April 10, 2023 9:00am
OP-ED: 2023 General Assembly prioritizes workforce solutions
This editorial originally appeared in Louisville Business First on April 10, 2023
Last month, Kentucky posted the lowest unemployment rate in recorded state history at 3.9%. This number means most Kentuckians who are seeking work are working, but over 30% of eligible workers are not actively looking for work and that is making it hard for businesses to fill critical positions.
According to Greater Louisville Inc.’s data generated by Emsi Burning Glass (now Lightcast), at the end of 2022 there were over 19,000 job postings in the Greater Louisville region. And while the region’s workforce participation is above the national average at 63.9%, that still leaves a significant portion of workers disengaged.
It’s tempting to chalk this up to the post-pandemic status quo, but the Kentucky General Assembly showed they are not content with this new normal by taking action on several of Greater Louisville Inc.’s top priorities related to workforce during the 2023 session.
The General Assembly quickly passed GLI’s top priority to reduce, and eventually eliminate, the state’s personal income tax at the beginning of the legislative session. House Bill 1 reduced the state’s personal income tax to 4.5% this year and will reduce it further to 4% in 2024.
This will help Greater Louisville better compete for talent who could previously move across state borders and see more money in their paycheck. Talent attraction is only one part of a multifaceted approach to supporting the longevity of our talent pipeline.
A 2022 report from the Kentucky Hospital Association showed that there were over 13,000 vacancies in Kentucky hospitals, which amounts to more than one in five nursing positions. This doesn’t include the 14% of the current nursing workforce that are nearing retirement age. The health care shortages are not limited to nursing positions, but also administrative, coding and support positions.
The General Assembly passed a top priority for the Greater Louisville business community in House Bill 200 sponsored by Rep. Ken Fleming, which establishes the Kentucky Healthcare Workforce Investment Fund.
The fund will create scholarships for students in the healthcare field and award grants to employers to invest in training and equipment. Many health care fields require specialized training beyond a high school diploma. Removing barriers to those programs, like cost and class size, is critical to adding more workers to the future pipeline.
Education also continues to face concerning shortages which could impact our future workforce for decades to come. In August of 2022, Louisville Public Media reported that JCPS saw the largest wave of teachers resignations in nearly a decade, with 437 teachers resigning during the 2021-22 school year.
Teachers are critical to growing a highly skilled workforce and it has never been more important for our state to proactively attract, retain and develop members of this profession. The General Assembly passed House Bill 319, sponsored by Rep. James Tipton, which will fund and promote recruitment of teachers. GLI advocated for this legislation because it will make it easier for teachers to obtain interim certificates, help launch a marketing plan to recruit teachers to Kentucky, and create a process to track trends in departures to mitigate causes.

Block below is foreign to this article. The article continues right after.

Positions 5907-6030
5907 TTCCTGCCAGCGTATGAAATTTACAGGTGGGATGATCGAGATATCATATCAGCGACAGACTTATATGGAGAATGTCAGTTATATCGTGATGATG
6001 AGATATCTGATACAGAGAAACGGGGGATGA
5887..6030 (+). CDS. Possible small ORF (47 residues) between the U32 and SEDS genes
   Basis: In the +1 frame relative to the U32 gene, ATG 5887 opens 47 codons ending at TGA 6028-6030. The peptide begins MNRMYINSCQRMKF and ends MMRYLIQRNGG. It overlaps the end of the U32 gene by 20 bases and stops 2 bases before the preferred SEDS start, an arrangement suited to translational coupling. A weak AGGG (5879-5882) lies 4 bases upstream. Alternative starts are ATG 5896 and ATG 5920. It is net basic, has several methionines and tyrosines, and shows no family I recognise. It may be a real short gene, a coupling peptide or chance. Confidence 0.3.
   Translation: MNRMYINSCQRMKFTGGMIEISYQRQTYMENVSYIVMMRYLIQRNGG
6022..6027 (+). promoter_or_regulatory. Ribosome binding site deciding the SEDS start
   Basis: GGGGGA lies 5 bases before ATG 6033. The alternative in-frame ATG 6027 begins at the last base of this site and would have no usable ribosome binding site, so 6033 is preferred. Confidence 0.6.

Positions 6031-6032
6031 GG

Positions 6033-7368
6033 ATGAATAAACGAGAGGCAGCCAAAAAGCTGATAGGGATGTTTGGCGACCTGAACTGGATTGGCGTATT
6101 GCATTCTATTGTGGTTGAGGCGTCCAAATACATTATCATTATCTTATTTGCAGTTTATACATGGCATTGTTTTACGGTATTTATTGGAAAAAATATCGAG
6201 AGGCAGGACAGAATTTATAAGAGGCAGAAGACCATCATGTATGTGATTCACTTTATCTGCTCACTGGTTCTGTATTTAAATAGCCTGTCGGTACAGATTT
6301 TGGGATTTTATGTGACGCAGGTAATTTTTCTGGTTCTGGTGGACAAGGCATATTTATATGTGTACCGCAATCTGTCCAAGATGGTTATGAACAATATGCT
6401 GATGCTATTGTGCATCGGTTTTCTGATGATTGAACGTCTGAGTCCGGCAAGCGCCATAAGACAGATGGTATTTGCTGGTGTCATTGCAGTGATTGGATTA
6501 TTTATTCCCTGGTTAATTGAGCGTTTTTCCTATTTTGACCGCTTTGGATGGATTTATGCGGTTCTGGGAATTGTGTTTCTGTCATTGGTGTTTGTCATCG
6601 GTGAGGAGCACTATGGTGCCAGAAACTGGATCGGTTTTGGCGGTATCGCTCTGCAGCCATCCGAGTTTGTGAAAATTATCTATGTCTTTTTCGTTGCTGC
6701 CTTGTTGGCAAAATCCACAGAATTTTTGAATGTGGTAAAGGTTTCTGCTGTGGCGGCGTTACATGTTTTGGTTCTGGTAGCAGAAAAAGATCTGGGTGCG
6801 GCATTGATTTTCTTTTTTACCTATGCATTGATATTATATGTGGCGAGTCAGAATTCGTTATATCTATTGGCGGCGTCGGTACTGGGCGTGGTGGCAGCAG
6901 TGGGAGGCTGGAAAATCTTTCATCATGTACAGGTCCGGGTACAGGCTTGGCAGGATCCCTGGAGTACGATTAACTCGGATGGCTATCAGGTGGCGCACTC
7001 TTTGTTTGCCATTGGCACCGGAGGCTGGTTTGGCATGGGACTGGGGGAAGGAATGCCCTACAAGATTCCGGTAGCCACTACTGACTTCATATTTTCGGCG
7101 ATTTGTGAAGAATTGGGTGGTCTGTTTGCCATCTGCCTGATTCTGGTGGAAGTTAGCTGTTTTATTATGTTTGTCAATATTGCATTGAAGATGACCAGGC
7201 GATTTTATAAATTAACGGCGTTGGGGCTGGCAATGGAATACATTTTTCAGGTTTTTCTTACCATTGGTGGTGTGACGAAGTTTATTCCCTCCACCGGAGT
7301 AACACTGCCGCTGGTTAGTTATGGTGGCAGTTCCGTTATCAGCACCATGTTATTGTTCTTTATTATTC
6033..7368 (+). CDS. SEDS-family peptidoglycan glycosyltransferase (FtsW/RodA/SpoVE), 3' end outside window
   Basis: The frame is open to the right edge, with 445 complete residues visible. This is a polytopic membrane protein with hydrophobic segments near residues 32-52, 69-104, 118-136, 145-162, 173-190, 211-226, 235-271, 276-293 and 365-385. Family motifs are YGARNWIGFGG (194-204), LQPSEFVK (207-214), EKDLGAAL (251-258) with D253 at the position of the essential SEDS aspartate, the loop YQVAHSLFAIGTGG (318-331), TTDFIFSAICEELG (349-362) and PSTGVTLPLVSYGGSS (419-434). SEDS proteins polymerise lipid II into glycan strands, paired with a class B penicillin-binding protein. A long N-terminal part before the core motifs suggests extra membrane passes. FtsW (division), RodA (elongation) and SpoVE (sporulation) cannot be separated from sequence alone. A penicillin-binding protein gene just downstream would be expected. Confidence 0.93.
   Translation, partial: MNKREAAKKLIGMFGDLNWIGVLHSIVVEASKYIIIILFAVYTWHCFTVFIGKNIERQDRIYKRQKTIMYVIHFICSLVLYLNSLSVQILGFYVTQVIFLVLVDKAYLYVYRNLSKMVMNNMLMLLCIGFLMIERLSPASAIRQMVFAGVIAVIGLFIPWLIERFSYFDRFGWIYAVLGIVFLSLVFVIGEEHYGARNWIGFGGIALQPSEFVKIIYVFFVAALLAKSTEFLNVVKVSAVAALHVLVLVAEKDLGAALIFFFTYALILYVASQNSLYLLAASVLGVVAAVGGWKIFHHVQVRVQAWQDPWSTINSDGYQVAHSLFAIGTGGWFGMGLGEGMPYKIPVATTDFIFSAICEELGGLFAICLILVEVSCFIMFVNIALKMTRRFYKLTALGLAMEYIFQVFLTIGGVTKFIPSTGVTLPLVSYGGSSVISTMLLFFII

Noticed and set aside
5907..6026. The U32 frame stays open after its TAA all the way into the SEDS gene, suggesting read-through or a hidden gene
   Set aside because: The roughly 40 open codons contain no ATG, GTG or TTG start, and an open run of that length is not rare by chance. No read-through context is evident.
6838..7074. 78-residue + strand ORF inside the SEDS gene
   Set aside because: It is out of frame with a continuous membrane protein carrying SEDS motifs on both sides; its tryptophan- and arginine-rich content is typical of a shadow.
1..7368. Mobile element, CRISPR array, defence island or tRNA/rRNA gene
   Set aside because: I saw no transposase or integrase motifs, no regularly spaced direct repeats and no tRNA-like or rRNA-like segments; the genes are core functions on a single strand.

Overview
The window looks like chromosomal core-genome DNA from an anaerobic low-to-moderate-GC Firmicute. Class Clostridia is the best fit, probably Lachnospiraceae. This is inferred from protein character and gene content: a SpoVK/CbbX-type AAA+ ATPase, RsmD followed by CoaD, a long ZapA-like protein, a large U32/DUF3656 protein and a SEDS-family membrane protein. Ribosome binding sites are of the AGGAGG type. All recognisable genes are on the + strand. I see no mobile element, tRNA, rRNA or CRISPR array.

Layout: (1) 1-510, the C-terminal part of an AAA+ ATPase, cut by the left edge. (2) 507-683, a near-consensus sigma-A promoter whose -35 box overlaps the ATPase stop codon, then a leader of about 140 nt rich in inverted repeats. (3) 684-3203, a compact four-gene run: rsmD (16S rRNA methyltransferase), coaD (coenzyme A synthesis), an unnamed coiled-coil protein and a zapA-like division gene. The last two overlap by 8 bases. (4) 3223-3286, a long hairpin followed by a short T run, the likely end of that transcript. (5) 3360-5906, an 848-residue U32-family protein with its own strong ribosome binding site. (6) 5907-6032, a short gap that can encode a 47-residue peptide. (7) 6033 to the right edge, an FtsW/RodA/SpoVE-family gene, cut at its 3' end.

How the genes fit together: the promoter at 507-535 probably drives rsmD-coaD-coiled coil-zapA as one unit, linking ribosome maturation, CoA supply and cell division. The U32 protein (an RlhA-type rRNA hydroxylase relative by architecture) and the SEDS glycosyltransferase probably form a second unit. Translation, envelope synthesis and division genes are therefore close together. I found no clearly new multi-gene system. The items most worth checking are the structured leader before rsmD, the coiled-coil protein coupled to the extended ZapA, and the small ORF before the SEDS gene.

Other workforce development bills passed by the General Assembly offer broad solutions to addressing barriers to work. Senate Bill 54, sponsored by Sen. Jared Carpenter, will expand the use of Kentucky Educational Excellence Scholarship (KEES) funds to include qualified proprietary programs, art and design schools and workforce training solutions program offered by the Kentucky Community and Technical College System.
Two-year and four-year programs are not for everyone, especially when many trades are experiencing shortages of skilled workers. Expanding access to KEES scholarships will help more students get the training they need at reduced costs.
House Joint Resolution 39 directs the Cabinet for Health and Family Services to review public assistance programs and address the benefits cliff, which refers to when people lose public assistance benefits due to increased earnings. This often keeps workers from accepting promotions or salary increases out of fear they will lose access to subsidized public benefits.
There’s more work to do
Improving Greater Louisville’s workforce participation rate is only one piece of the puzzle of solving worker shortages in our region. GLI is working through our talent attraction initiative, Live in Lou, to bring more high-skilled talent to our region to meet the demands of the innovative jobs we are attracting through our economic development efforts. All of these things work together to help our region compete in the tight race for talent.
— Sarah Davasher-Wisdom is the president and CEO of Greater Louisville Inc.